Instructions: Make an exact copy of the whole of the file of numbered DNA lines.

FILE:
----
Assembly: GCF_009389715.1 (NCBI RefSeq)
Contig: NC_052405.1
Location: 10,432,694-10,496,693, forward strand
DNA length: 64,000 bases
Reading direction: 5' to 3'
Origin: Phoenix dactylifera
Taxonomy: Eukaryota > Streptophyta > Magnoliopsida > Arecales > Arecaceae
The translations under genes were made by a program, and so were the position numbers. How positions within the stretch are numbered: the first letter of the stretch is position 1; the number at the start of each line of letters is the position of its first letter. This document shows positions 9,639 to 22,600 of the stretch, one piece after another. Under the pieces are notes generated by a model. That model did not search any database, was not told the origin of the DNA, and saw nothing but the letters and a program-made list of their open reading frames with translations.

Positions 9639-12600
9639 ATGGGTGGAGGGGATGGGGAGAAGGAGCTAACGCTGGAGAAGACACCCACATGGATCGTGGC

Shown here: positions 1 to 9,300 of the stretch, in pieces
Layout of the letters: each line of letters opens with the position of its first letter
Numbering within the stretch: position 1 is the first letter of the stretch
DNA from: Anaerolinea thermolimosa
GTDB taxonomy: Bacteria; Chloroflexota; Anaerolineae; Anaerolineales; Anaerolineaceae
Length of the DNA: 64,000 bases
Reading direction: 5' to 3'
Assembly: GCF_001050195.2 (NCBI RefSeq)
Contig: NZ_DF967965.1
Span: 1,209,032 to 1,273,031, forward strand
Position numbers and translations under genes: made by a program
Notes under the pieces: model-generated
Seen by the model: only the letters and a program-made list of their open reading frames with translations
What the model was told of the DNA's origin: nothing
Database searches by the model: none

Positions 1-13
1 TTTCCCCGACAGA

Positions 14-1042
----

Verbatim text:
Assembly: GCF_009389715.1 (NCBI RefSeq)
Contig: NC_052405.1
Location: 10,432,694-10,496,693, forward strand
DNA length: 64,000 bases
Reading direction: 5' to 3'
Origin: Phoenix dactylifera
Taxonomy: Eukaryota > Streptophyta > Magnoliopsida > Arecales > Arecaceae
The translations under genes were made by a program, and so were the position numbers. How positions within the stretch are numbered: the first letter of the stretch is position 1; the number at the start of each line of letters is the position of its first letter. This document shows positions 9,639 to 22,600 of the stretch, one piece after another. Under the pieces are notes generated by a model. That model did not search any database, was not told the origin of the DNA, and saw nothing but the letters and a program-made list of their open reading frames with translations.

Positions 9639-12600
9639 ATGGGTGGAGGGGATGGGGAGAAGGAGCTAACGCTGGAGAAGACACCCACATGGATCGTGGC

Shown here: positions 1 to 9,300 of the stretch, in pieces
Layout of the letters: each line of letters opens with the position of its first letter
Numbering within the stretch: position 1 is the first letter of the stretch
DNA from: Anaerolinea thermolimosa
GTDB taxonomy: Bacteria; Chloroflexota; Anaerolineae; Anaerolineales; Anaerolineaceae
Length of the DNA: 64,000 bases
Reading direction: 5' to 3'
Assembly: GCF_001050195.2 (NCBI RefSeq)
Contig: NZ_DF967965.1
Span: 1,209,032 to 1,273,031, forward strand
Position numbers and translations under genes: made by a program
Notes under the pieces: model-generated
Seen by the model: only the letters and a program-made list of their open reading frames with translations
What the model was told of the DNA's origin: nothing
Database searches by the model: none

Positions 1-13
1 TTTCCCCGACAGA

Positions 14-1042